If you’ve heard about the benefits of shrink film for product packaging and you’re interested in applying this option at your business, you’re making a smart move. Shrink film is an excellent packaging solution for many types of products, offering valuable advantages like flexibility, durability, printability, shelf appeal and environmental friendliness. Even so, implementing a shrink film packaging design and process can be confusing if you don’t have sufficient information.
When it comes to choosing the right shrink film and machinery, there’s quite a bit to consider to ensure that your end product meets a high standard of quality. From understanding the proper gauge, size and clarity for your shrink film to evaluating shrink tunnel length, packaging purpose, storage and environment, it’s important to consider all of these details. Use the following expert tips to select the right shrink film and machine for your needs.
Learn all about the different types of shrink film and their ideal uses with this handy eGuide!
Determine the Proper Gauge
The size and specifications of the shrink film you use have an impact on the overall cost of packaging your product. Shrink film is priced by gauge and width, so a thicker gauge film has a higher cost than a lower gauge film. Most companies use shrink film that is too thick for their application, usually because it allows them to get away with employing less efficient machines, less experienced or competent operators or even a sub-par setup.
However, reducing your gauge to precisely what you need can drastically cut costs on the price of shrink film and maintenance. Instead of determining gauge haphazardly, it’s better to assess your exact requirements. For reference, the following chart details thickness conversions for your film measurements:
*Note that the smaller the gauge, the thinner the film as opposed to different materials like jewelry, where a 14 gauge would be smaller than a 0 gauge. A 45 gauge film is thinner than a 100 gauge film.
The heavier the gauge, the longer it will take to make a proper seal, which wears your machinery down faster and necessitates more frequent maintenance. Today, there are options for thinner, stronger shrink films that minimize the need to overcompensate with gauge thickness. It’s worth running some film tests on your products to figure out what gauge you need to properly protect your product without wasting money on thicker film.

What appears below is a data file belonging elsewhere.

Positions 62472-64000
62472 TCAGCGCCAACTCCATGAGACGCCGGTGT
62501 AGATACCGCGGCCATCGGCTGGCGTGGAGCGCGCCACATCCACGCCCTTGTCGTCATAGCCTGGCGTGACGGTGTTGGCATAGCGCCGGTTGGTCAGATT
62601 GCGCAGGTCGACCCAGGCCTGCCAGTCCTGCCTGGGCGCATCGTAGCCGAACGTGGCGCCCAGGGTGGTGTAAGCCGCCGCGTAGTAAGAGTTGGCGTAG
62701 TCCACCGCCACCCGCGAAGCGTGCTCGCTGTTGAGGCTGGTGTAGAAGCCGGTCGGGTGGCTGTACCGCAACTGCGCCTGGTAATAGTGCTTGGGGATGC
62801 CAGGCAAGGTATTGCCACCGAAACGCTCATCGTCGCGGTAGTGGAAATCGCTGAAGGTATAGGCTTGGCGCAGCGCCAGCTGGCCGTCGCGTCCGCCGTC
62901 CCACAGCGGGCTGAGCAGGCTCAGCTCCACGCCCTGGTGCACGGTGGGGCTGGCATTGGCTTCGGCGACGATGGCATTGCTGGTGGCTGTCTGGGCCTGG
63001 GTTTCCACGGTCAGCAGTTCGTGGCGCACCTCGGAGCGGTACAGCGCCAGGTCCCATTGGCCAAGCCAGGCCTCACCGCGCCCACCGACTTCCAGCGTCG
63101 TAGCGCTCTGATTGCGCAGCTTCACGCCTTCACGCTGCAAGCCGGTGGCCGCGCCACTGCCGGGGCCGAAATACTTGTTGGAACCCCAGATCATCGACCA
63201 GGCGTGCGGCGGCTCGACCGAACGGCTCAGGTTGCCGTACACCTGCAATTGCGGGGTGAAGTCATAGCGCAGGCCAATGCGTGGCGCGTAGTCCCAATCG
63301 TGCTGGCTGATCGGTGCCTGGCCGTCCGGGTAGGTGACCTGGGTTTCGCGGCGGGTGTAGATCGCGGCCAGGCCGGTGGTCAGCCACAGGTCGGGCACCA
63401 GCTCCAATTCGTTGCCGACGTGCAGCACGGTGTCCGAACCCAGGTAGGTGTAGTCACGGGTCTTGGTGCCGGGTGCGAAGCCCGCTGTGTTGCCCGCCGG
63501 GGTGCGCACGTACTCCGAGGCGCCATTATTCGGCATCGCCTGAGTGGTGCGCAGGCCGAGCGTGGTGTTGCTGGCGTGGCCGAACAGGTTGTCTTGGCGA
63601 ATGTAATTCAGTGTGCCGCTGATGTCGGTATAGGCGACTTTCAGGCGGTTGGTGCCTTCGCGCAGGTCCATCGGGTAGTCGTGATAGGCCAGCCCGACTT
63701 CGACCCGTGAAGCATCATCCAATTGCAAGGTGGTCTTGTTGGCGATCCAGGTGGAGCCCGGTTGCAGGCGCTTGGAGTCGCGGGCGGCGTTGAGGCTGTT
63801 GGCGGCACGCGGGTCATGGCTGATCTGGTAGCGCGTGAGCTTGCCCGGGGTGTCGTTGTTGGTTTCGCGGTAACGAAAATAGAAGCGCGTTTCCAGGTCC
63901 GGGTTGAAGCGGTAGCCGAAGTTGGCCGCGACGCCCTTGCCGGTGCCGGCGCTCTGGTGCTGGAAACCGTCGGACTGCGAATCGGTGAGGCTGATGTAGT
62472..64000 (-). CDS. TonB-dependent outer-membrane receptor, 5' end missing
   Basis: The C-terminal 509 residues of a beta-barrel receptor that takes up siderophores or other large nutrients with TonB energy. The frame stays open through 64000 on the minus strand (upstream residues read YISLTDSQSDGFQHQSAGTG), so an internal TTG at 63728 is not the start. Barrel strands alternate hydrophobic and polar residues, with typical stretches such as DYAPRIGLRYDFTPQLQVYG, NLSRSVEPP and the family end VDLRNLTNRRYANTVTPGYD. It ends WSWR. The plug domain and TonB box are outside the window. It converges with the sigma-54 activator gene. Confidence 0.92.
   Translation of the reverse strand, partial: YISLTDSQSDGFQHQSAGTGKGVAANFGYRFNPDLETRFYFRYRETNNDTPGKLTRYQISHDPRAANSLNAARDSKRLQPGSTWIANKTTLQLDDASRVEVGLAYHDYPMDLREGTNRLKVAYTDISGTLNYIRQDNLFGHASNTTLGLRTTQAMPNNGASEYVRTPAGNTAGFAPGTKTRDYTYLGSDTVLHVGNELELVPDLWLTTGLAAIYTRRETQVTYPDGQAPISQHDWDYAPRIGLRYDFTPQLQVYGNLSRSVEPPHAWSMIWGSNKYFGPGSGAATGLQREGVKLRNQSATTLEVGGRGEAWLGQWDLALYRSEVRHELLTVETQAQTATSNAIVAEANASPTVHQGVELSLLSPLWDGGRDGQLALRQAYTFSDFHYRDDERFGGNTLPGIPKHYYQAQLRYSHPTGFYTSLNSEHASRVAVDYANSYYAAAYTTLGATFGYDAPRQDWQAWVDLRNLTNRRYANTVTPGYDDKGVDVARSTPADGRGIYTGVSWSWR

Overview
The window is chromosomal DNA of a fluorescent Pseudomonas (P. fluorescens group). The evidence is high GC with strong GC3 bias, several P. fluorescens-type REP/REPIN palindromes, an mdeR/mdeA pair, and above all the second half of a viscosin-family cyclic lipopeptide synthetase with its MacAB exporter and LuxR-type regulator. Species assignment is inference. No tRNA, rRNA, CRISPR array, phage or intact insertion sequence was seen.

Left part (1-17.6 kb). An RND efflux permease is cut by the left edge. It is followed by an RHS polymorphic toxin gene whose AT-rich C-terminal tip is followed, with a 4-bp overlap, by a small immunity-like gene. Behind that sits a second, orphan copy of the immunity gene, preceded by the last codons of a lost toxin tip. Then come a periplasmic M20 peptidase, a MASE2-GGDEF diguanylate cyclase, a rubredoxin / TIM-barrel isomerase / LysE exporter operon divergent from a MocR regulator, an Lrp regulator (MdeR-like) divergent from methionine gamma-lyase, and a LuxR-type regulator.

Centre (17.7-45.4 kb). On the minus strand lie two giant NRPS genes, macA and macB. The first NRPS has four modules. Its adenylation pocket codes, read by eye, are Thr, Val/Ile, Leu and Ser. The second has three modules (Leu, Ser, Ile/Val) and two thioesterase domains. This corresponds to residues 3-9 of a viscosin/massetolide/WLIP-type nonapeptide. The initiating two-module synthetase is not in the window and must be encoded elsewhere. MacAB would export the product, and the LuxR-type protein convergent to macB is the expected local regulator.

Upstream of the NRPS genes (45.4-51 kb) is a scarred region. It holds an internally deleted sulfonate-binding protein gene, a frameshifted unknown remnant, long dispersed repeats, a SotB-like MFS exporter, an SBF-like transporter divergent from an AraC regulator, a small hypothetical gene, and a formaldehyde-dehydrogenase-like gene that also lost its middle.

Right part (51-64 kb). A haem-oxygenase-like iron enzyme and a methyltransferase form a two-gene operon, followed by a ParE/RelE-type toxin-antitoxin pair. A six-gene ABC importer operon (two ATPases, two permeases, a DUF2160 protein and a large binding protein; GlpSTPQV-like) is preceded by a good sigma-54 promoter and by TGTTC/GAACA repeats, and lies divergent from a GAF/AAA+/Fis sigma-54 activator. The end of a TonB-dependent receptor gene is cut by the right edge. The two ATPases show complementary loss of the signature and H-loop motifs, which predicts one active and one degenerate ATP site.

Identify the Best Packing Method for Your Product
When packing rigid or heavy materials, many companies rely on the strength and durability of corrugated boxes. If you are using this packaging method, consider that there may be a better alternative for your products. Given the durability of polyethylene shrink films, they can often handle the load of heavy and/or rigid products without the need for a corrugated option. If you intend to use shrink film as a primary packaging solution and you need the product to have visual appeal, you’ll want to take the following factors into consideration:
- High-quality films are a must. For example, cross-linked polyolefin (POF) film provides high-tensile strength and incredible clarity for a glossy shelf appearance. It’s optimal for consumer products when presentation is critical or when bundling multiple items together. It’s less affected by temperature changes than other films and has the ability to shrink quickly and completely, resulting in a finished good as soon as it comes out of the shrink tunnel. Some films have excellent printability for high-quality graphics that can eliminate the need for additional labeling, creating a more efficient packing process.